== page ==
No. 10 Downing Street rejects suggestions that the Johnson administration is corrupt. “Since 2010, we have significantly increased transparency on the functioning of the government, from extensive transparency publications on contracts, expenses and meetings, to a legal register of consultant lobbyists,” a government spokesperson said.

“The government will go further to review and improve corporate appointment rules and increase transparency in procurement to ensure that the highest standards are maintained in public life.”

Boris wants to be Boris

Johnson was not expected to run an administration as clean as a whistle and, to some extent, breaking the rules comes at a “price” for the way people think of him. Those who know him maintain that either he is too hasty or he believes he is above insignificant rules.

“He always had the idea that the rules didn’t apply to him,” said his biographer Sonia Purnell, who worked with Johnson when he was a journalist in Brussels, writing outlandish stories for the Telegraph. He got the job after being fired by the Times for making up a quote.

American businesswoman, Jennifer Arcuri, thinks Johnson has become less scrupulous in his adherence to public standards since the couple was an element. He told POLITICO Johnson that he has fostered “distrust” among the public and “at some point, the world will discover the truth about what happens when you sell your soul in search of power.”

Others, including those who have not had sex with the prime minister, are more reluctant to speak with C, with discussions underway among opposition Labor Party officials over whether to strengthen their language. Unofficially, a former minister said the Johnson administration was guilty of “rampant low-level corruption.”

But numerous conservative lawmakers POLITICO spoke to denied that the list of transgressions justified the term, arguing instead that Johnson was simply too careless to go into detail and that critics were capitalizing on it.

One said legal activists using courts to highlight procurement issues are fomenting a false perception of wrongdoing. “We will have to limit it,” the person said, adding that previous governments were no less bad.

A former minister said: “Corruption seems to suggest gaining a personal advantage, but I don’t think that’s what it is – I think it’s much more important that Boris is too lazy to deal with the difficult details.”

And the same person said Johnson’s refusal to go into the details while trying to get his agenda through the government was somewhat of an asset. “This is the essential torture of our situation,” they said. “Boring prime ministers with their meticulous attention to detail and professionalism are not considered our great prime ministers. The great ones are those who, in order to win, are willing to bend down and break rules and protocols “.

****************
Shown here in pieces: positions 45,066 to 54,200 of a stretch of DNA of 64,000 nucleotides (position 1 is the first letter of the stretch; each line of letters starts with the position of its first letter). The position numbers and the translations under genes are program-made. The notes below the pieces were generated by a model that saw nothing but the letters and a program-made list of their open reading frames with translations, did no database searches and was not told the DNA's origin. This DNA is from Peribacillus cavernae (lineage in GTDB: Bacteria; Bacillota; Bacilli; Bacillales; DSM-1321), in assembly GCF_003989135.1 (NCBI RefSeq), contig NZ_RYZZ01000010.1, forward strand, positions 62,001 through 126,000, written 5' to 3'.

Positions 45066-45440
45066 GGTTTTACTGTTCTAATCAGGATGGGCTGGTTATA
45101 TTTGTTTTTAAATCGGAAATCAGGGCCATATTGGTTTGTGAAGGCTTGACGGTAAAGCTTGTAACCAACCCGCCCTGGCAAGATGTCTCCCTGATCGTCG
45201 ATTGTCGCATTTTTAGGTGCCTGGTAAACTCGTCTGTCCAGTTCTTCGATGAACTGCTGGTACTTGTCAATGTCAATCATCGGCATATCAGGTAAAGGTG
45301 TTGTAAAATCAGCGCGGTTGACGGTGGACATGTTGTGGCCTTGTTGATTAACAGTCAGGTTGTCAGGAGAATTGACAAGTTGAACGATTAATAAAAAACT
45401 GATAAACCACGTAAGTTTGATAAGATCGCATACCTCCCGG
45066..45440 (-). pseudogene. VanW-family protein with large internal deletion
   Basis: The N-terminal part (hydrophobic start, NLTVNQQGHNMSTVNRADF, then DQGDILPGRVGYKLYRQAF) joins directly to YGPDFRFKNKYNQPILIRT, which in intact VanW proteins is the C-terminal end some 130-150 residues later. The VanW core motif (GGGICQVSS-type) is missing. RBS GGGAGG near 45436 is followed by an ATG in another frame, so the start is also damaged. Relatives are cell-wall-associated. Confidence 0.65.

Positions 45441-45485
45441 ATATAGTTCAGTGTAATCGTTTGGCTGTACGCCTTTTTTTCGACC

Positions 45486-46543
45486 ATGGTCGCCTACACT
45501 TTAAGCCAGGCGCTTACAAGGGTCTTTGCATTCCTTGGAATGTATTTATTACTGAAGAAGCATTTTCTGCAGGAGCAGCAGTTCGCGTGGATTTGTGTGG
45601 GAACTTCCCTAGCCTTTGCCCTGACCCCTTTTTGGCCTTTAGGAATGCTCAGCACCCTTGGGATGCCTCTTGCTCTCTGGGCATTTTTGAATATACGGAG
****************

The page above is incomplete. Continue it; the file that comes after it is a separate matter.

How bad does the sleaze hurt?

Normally, pro-conservative newspapers have rounded up the financial interests of lawmakers, while Johnson has lost goodwill among his foot soldiers. One Conservative said this “should be a real cause for concern … I can’t remember a moment like this since he became a leader.”

The usual rule of thumb is that Tory backbugs will stand up and shut up until they are ahead in the polls. The Labor Party has so far struggled to mobilize voter sentiment on the issue. “Sleaze” remains a somewhat amorphous concept, and the party has hesitated to shout “corruption” because it is a legally sensitive label. That changed since the Paterson scandal, with one Labor official commenting that their party leader Keir Starmer and his deputy Angela Rayner thought it “was important for them to be on the front lines in this regard.”

James Johnson, pollster and director of JL Partners, said: “The Paterson affair seems to have infected the Tories in the audience as well. There has been a small drop in the polls for Conservatives, and Boris Johnson’s ratings, in particular, have been hit. “

But he added that it may just be an obstacle on the road because he’s not as personal as, say, Johnson’s former adviser. Dominic Cummings en route to Barnard Castle during a pandemic blockade and because labor is not yet seen as “viable” in the eyes of voters.

However, a former n. Counselor 10 said, “I think this was the worst and they should be worried: it’s the perfect storm of the old guard with no prospect of promotion worried about losing a second job and the new guard worried that their best years may be spent. in the desert if it continues like this. “

Ben Gascoigne, Johnson’s former political secretary, has been brought back as deputy cabinet chief along with Simone Finn, something conservative insiders see as a step forward in tackling the Downing Street woes.

But another former government aide was more optimistic, suggesting no. 10 would not lose too much sleep with an oversized majority and three years before the next elections to stabilize their course.

Though Johnson can hold out again, his latest encounter with the scandal leaves a bad taste in the mouth that threatens to linger.